Transportation Office nets Army-level deployment award
Dick Wollenberg, installation transportation officer for Fort Riley, Kan., accepts the Deployment Excellence Award on behalf of the Installation Transportation Office, June 2, from Lt. Gen. Mitch Stevenson, deputy chief of staff, Army G-4, during the Combined Logistics Excellence Logistics Excellence Awards ceremony and banquet in Alexandria, Va.

FORT RILEY, Kan. -- Fort Riley's Installation Transportation Office has been mistake-free for the five years it's been operating.

Because of this track record, Fort Riley was named the first-place winner in the Army Installation category of the Army Deployment Excellence Award - an award normally earned by corps-level installations.

"We have never missed a port call," said Dick Wollenberg, the Directorate of Logistics' installation transportation officer. "We have never had a late plane - that's in five years. We've deployed over 200,000 Soldiers out of here and redeployed over 200,000 Soldiers. We've deployed in excess of 10,000 railcars worth of equipment. We've sent (Soldiers) to the (National Training Center). We've sent them to (the Joint Readiness Training Center). We've sent them to ports all over the United States. We've probably deployed in excess of 30,000 commercial trucks since the war began."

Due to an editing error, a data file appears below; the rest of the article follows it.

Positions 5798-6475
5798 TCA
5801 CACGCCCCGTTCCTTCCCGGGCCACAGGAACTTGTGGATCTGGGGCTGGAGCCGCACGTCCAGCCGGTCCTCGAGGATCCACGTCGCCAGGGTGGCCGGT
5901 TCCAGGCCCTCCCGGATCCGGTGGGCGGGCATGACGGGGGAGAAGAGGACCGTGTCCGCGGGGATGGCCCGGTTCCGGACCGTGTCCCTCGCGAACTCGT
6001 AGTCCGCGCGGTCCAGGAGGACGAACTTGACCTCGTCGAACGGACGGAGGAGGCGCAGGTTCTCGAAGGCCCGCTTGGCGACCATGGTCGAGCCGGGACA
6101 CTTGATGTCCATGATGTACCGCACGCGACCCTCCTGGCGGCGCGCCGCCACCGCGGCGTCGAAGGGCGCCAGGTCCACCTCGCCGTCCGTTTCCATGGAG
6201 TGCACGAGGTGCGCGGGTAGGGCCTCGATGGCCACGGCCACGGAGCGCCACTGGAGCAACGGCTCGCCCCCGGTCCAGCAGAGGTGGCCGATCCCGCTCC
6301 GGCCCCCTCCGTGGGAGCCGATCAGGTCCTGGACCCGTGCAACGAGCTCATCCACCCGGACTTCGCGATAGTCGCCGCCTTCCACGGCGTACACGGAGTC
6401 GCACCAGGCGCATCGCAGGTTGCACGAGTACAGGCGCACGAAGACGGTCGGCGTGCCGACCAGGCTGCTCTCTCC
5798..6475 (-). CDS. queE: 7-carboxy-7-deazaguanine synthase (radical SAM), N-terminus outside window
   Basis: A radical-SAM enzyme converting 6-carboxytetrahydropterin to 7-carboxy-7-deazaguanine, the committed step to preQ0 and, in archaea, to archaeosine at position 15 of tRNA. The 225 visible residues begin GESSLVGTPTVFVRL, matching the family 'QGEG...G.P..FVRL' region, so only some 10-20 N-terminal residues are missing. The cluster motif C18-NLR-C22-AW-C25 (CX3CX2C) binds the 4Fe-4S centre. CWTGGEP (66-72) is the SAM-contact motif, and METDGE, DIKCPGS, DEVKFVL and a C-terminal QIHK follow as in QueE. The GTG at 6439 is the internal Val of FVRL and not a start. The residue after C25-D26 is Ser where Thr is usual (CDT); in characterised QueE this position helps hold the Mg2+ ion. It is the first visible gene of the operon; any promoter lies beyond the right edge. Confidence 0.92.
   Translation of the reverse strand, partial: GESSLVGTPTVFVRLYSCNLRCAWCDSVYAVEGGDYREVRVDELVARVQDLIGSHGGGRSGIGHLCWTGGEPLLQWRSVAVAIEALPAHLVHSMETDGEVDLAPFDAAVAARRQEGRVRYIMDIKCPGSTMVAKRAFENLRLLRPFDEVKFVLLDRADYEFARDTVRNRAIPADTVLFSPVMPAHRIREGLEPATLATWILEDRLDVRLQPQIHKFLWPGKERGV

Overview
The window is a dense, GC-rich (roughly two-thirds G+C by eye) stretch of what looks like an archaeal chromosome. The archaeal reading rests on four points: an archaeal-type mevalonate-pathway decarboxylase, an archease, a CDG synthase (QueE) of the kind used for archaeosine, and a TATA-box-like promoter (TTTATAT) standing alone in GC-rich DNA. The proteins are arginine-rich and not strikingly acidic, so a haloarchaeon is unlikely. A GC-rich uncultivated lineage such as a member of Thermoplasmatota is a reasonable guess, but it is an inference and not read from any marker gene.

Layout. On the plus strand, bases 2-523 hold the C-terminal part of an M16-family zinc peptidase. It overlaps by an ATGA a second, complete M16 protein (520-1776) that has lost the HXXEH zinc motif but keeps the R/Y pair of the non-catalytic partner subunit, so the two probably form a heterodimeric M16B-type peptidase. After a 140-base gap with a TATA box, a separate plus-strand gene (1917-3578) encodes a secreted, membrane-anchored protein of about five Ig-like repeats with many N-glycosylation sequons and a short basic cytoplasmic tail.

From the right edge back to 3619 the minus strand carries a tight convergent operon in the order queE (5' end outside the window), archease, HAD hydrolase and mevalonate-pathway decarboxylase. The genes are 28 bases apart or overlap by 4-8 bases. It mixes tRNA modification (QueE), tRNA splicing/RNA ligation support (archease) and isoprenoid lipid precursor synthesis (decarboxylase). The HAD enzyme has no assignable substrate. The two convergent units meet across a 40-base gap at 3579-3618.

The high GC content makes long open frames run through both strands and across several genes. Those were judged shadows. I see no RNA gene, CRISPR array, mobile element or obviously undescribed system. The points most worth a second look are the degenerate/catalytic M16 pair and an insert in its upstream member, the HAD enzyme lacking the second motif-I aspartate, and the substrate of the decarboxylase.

"Over five years, if you haven't made a mistake, that's a pretty significant accomplishment. That's really a reflection on the personnel that work here and the personnel that work in outside agencies that support us. That's really what we're being recognized for. It's the team effort that's been developed over the course of time that has allowed us to make these happen the way they're supposed to happen."

Wollenberg accepted the award June 2 at the Hilton Alexandria Mark Center in Alexandria, Va., from Lt. Gen. Mitch Stevenson, deputy chief of staff of the Army for logistics, during the Combined Logistics Excellence Awards ceremony and banquet.

"This is a team effort. This is not just me," Wollenberg said. "I'm just there to receive this award. The award focuses on the personnel who do the jobs that make deployment happen for Soldiers. It focuses on established procedures, on how we do things. And finally, it really looks at what we've done to improve our infrastructure to handle deployments."

Fort Riley is different from other installations in that it has full time deployment specialists who are assigned to each unit. Everybody has a certain direction in mind, and there are certain steps they go through to get to where they need to be. The entire Installation Transportation Office staff is involved in deployment preparation. It's not just the people who load the trains and load the planes. Everybody is informed what's going on. There are no surprises along the way, Wollenberg said.

"It's not exclusive to Fort Riley," he said. "There are a lot of other people out there, like the Union Pacific railroad, to help us move our trains out of here. There are several bus companies that help us move our Soldiers out of here down the road to Forbes Field, which is 65 miles away. There are numerous commercial trucking companies that have helped us for the last five years. There are other outside agencies like the (U.S. Army Forces Command) headquarters themselves, the G-3, who have coordinated with us on a daily basis."